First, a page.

Born on this day (30th - March)

Manuel de Teffé

1905 - 1967

Rudolf Krause

1907 - 1987

Peter Hirt

1910 - 1992

Robert O'Brien

1922 - 1997


Eddie Jordan


Mike Thackwell


Stéphane Ortelli


Fabrizio de Simone


Chris Trickle

1972 - 1998

Died on this day (30th - March)

Lucien Bianchi

1934 - 1969

Yves Giraud-Cabantous

1904 - 1973

Bill Hamilton

1899 - 1978

Kenneth Douglas Evans

1912 - 1985

David Leslie

1953 - 2008

Richard Lloyd

1945 - 2008

Jackie Pretorius

1934 - 2009

Selwyn Edge
Selwyn Edge
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29 / 3 / 1868
12 / 2 / 1940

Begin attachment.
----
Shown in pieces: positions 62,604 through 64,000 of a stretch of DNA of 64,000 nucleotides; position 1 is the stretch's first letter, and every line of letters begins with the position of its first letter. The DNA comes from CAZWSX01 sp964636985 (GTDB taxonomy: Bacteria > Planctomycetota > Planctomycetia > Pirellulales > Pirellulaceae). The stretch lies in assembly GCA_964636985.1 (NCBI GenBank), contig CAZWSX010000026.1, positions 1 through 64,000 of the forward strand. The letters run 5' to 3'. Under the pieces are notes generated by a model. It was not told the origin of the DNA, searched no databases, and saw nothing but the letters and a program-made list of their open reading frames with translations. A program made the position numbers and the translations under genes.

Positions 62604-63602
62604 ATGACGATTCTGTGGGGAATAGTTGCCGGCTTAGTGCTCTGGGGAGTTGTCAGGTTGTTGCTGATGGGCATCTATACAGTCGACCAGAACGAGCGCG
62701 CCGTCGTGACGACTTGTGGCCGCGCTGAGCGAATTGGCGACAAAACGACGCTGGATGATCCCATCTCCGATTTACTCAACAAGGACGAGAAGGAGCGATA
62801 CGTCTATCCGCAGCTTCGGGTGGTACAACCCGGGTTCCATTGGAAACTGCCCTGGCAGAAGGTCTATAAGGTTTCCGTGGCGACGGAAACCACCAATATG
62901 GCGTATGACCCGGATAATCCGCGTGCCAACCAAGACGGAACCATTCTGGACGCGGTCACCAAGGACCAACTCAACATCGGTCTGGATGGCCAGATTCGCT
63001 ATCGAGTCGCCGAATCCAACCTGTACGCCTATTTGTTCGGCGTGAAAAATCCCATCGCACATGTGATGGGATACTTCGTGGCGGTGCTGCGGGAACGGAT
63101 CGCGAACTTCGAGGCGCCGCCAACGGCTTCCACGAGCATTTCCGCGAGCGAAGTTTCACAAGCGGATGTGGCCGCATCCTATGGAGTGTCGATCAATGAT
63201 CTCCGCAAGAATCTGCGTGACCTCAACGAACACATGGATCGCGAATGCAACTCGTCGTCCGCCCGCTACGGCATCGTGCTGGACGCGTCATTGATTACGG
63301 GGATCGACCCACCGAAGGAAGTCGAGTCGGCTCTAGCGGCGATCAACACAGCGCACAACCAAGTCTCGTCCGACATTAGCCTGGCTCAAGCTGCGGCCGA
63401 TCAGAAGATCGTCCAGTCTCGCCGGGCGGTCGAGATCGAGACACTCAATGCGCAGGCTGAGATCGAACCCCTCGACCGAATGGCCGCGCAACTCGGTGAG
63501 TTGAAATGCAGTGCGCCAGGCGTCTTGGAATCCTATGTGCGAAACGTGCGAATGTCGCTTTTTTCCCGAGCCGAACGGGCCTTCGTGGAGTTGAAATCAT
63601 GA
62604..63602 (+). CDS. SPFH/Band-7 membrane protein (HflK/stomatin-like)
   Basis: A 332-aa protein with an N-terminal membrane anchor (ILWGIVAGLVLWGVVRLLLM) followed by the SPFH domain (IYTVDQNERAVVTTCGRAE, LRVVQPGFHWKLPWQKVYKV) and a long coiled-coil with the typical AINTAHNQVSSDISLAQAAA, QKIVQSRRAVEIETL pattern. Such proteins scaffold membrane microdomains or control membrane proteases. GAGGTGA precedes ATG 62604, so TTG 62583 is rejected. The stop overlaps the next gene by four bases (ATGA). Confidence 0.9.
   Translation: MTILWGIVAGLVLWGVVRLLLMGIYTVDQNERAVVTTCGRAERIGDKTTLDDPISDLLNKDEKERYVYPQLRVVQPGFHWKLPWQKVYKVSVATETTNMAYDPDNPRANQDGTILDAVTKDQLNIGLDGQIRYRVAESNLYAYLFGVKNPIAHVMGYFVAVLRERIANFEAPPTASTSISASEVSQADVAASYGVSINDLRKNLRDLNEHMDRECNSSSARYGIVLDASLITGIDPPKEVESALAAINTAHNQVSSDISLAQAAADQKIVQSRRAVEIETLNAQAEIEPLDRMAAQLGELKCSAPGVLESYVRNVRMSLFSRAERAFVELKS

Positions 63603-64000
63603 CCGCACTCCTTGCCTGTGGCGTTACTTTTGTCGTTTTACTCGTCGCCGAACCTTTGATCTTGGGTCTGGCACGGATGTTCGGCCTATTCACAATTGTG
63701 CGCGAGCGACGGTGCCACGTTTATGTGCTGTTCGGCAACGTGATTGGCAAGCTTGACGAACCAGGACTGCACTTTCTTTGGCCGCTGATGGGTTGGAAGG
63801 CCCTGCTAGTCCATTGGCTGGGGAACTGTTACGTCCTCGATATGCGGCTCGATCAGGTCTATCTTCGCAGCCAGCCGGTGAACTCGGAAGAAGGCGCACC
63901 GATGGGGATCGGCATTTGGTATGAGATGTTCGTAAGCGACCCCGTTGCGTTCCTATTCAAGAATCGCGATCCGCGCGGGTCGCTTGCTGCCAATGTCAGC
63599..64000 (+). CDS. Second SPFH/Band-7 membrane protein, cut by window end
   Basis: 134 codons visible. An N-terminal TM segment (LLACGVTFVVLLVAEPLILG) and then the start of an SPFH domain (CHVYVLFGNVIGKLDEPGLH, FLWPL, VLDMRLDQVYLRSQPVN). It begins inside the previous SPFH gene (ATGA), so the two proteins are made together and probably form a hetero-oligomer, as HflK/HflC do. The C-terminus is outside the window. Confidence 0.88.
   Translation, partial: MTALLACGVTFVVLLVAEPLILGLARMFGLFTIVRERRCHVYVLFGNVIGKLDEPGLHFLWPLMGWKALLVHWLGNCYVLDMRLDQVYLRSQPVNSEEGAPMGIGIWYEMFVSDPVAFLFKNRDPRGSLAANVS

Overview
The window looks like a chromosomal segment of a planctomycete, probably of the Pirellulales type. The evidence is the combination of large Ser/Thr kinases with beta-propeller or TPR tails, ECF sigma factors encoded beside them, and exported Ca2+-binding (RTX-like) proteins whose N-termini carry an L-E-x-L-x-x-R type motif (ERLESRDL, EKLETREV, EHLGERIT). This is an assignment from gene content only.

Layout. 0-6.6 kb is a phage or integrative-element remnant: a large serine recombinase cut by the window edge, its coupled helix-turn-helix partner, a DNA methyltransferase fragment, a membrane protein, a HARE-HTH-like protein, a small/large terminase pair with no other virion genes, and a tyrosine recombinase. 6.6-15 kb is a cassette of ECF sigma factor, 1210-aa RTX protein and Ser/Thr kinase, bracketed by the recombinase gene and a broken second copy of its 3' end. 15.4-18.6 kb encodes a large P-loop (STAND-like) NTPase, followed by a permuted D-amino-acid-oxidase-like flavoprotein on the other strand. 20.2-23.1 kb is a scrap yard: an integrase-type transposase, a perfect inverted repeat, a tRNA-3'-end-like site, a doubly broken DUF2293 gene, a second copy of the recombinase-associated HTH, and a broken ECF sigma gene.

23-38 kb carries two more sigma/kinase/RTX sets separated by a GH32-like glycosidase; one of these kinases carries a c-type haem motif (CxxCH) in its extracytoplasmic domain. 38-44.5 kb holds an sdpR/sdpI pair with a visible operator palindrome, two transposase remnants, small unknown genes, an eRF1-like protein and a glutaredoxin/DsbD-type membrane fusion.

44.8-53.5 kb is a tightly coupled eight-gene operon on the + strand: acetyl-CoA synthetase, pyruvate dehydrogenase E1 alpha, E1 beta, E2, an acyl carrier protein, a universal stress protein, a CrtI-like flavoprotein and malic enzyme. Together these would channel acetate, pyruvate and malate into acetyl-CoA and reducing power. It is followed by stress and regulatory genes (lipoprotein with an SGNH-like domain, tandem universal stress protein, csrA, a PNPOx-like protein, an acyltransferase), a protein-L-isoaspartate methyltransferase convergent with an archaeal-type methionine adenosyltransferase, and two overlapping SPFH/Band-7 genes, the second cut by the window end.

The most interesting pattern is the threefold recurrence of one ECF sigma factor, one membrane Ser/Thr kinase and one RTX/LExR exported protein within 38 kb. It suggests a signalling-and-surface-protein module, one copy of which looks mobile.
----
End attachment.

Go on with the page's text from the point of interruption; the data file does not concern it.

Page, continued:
Selwyn Francis Edge was an Australian businessman and racing car driver who was born in Sydney in 1868. He died in England in 1940. In his teens he left Australia and moved to London where he grew famous as a bicycle racer. He worked as manager of the Dunlop offices in London and in 1896 bought his first car, a De Dion-Bouton. In 1899 he went into partnership with pioneering motorist Charles Jarrott and Herbert Duncan to found De Dion-Bouton British and Colonial Ltd as importers of cars. He had become friends with Montague Napier, both were keen cyclists, and in 1898 asked Napier to carry out some improvements to his Panhard et Levassor car. In 1899 along with Harvey du Cros he formed the Motor Vehicle Company Ltd to sell cars made by Napier & Son of Lambeth, London with bodies by Mulliners of Northampton running one in the 1900 1000 mile trial, a reliability test around England and Scotland. He started to use Napiers as his racing cars and in 1901 entered the Gordon Bennett Cup but was disqualified for using foreign made tyres. He tried again in 1902 with his cousin Cecil as riding mechanic and won but was disqualified again in the 1903 race for receiving assisatnce when onlookers helped to throw buckets of water over the wheels to cool the tyres. In 1907 before the first race was even run, Brooklands was the venue for a dramatic speed record attempt. A few days after the ceremonial opening of the Motor Course in June 1907 Edge used the Track for establishing a 24 hour record. With hundreds of roadside lanterns to mark the inner edge of the Track and bright flares to illuminate the rim Edge drove his green six-cylinder Napier for the whole 24 hours covering 1,581 miles at an average speed of almost 66 miles an hour. Supported by two other Napiers on the run, Edge established a record which stood for 17 years. He also was intersted in motor boat racing and entered the 1904 Harmsworth trophy race in a boat called Napier I steered by Mr. Campbell Muir which won. He was a member of the MCC. He sold his company, S.F. Edge Ltd to Napier in 1912 and included an agreement not to be involved in motor manufacturing for seven years. When this expired in 1919 he started to build up a shareholding in AC Cars gaining full control in 1922. He sold his interest in AC in 1929 and took no further business interest in the motor industry.
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